A clear indicator of India’s diversity lies in its varied folk music traditions. The country changes as much in its landscape or food habits as it does in terms of localised song structures when you travel from Nagaland to Rajasthan. Paddy Fields, a music festival that returns for its second edition this weekend, celebrates this defining characteristic of our nation.

It’s one in a handful of folk music properties in a festive season that’s packed with rock and electronic shindigs. This time around, the festival will feature only female singers, with legends like Susheela Raman and Shubha Mudgal gracing the occasion, and younger artistes including Tipriti Kharbangar and Sona Mohapatra.

We spoke to Kharbangar -- who is arguably the most well-known blues singer in the country, thanks to her band Soulmate — but who, by her own admission, has no folk background. "The name, Tipriti, means to know one’s roots. And since this is the first time I am doing something like this on a professional level, I had to rehearse for months with Khasi musicians from Shillong [her hometown]. I feel more connected to my roots now, and I am actually living out my name, given to me by my great grandmother."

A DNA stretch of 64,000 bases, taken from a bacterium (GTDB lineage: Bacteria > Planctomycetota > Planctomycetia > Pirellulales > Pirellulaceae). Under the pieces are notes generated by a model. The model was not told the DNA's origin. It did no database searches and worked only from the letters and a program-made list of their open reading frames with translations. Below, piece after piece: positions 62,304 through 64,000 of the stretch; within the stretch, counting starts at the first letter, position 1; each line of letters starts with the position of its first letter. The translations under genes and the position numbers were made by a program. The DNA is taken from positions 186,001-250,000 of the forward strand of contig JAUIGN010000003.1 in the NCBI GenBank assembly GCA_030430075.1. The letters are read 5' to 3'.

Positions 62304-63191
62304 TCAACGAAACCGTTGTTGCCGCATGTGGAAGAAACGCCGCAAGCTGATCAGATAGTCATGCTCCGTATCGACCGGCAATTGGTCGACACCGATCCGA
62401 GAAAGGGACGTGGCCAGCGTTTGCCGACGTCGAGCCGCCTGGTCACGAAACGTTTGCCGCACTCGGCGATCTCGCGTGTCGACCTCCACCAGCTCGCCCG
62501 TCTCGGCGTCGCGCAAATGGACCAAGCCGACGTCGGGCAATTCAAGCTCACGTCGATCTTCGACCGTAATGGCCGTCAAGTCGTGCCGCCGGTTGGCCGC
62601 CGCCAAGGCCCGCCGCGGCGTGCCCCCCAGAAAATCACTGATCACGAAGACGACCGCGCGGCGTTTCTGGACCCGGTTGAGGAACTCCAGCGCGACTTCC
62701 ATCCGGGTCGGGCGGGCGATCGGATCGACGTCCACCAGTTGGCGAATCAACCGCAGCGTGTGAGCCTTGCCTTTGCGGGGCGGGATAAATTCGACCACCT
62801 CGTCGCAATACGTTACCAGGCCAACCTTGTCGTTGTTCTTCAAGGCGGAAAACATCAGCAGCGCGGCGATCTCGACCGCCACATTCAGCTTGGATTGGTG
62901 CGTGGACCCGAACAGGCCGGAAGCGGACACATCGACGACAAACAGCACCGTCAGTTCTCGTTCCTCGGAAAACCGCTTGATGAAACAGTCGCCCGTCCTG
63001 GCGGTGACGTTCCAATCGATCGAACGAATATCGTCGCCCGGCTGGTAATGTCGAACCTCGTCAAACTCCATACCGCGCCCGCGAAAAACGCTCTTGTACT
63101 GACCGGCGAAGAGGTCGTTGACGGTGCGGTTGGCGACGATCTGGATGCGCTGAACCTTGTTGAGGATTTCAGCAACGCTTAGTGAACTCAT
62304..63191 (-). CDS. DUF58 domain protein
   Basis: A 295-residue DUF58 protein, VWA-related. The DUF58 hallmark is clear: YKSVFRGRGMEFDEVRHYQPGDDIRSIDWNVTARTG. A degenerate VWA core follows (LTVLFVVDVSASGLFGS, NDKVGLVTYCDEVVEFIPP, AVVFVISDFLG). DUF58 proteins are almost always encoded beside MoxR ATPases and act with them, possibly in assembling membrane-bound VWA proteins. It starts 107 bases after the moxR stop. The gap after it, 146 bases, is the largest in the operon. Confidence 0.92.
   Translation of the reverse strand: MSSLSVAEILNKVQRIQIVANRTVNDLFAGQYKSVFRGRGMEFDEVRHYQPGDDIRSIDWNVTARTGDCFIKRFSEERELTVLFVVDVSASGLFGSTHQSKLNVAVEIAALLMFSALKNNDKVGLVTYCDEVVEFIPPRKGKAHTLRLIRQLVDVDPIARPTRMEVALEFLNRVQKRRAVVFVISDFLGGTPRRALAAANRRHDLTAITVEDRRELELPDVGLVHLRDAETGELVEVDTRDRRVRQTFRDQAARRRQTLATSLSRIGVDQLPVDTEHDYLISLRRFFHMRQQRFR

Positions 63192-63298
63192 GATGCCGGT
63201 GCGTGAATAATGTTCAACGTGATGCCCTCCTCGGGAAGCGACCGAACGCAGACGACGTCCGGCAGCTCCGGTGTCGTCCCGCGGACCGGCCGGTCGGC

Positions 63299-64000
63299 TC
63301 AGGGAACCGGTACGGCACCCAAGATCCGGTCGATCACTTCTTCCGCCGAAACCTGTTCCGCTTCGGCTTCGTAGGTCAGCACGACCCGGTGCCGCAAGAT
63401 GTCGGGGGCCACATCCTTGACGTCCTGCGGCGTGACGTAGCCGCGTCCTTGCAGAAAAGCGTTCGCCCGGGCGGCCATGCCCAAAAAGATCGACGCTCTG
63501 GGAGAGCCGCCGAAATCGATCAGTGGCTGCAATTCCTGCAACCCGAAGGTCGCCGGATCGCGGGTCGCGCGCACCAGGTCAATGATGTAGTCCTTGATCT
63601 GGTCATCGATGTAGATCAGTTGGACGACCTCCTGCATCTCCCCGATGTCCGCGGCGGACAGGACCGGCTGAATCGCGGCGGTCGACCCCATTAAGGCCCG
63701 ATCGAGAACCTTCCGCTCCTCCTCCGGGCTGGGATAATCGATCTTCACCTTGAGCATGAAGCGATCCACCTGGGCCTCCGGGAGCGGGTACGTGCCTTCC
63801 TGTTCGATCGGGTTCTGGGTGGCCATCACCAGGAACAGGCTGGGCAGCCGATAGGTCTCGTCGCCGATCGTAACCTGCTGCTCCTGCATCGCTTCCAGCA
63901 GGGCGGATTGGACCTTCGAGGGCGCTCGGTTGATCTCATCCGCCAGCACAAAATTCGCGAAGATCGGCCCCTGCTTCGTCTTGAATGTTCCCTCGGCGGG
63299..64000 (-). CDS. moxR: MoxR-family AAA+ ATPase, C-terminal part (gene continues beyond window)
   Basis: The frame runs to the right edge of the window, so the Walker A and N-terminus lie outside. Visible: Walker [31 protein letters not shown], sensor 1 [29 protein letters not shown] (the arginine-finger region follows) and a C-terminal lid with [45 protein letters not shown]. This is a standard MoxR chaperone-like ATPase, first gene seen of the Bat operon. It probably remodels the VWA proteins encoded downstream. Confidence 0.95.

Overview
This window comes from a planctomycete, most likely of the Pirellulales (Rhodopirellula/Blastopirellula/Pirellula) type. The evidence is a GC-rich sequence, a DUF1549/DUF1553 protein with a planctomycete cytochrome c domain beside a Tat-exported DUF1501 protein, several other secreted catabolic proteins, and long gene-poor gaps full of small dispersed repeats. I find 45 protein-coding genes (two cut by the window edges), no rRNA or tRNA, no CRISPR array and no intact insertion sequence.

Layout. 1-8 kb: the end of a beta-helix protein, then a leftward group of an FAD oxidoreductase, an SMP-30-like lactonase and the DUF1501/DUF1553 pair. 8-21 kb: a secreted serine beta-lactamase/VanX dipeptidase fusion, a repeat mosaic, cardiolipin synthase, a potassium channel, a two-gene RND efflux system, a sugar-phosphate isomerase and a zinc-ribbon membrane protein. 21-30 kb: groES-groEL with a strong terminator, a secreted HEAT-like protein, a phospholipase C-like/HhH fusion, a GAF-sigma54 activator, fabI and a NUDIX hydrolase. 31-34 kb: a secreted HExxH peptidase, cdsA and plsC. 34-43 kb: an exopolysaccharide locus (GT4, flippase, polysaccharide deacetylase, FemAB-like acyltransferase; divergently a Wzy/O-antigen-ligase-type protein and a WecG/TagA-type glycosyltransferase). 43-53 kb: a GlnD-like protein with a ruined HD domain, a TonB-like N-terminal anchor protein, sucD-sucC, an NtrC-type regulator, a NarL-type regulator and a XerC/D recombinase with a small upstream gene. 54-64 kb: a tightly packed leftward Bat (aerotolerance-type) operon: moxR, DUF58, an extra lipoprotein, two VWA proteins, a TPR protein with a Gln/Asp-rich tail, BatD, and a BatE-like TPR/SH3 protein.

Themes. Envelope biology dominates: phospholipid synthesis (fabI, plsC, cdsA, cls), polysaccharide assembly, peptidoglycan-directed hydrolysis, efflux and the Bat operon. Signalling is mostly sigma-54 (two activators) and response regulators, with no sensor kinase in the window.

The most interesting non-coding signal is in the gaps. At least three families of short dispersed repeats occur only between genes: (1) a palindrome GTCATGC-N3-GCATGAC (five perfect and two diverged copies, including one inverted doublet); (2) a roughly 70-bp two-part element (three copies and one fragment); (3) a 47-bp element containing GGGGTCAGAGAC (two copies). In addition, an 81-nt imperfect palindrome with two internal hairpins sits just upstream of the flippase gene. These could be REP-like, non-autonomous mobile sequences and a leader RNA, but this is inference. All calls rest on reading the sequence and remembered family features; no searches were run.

She adds, "We will try to layer blues over an ethnic folk sound at the festival." Asked whether it means she will pursue folk music further in the future, she says, "We will see about that. The music is very pure, you know. If it makes people feel good about themselves the way it’s making me feel nice, I want to spread it."

UK-based Raman, on the other hand, is a veteran who’s criss-crossed the globe for 18 years now, amassing a multitude of folk influences. Her next album, for instance, borrows heavily from Indonesian traditions, which is why it’s called Ghost Gamelan (gamelan is a traditional instrumental ensemble typical to Bali and Java). Has she faced any obstacles as a female musician traversing the globe? "I don’t necessarily think about things in terms of obstacles or opposition. I just quietly go out and do my thing. And somehow, I think, you win respect from musicians and people if you don’t back down," she answers.

Raman adds, "I am a strong believer in harmony. Men and women should work together and cooperate more. We should also respect the feminine in men and the male energy in women."

Such messages, then, will form the basis of Paddy Fields, apart from the unifying force of folk music, of course. So if that tickles your fancy, book your passes and head down to the venue in the northern suburbs.

On October 7 and 8, 6 pm onwards At Bombay Exhibition centre, Goregaon East.
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Cost Rs 600 to Rs 3,000 for tickets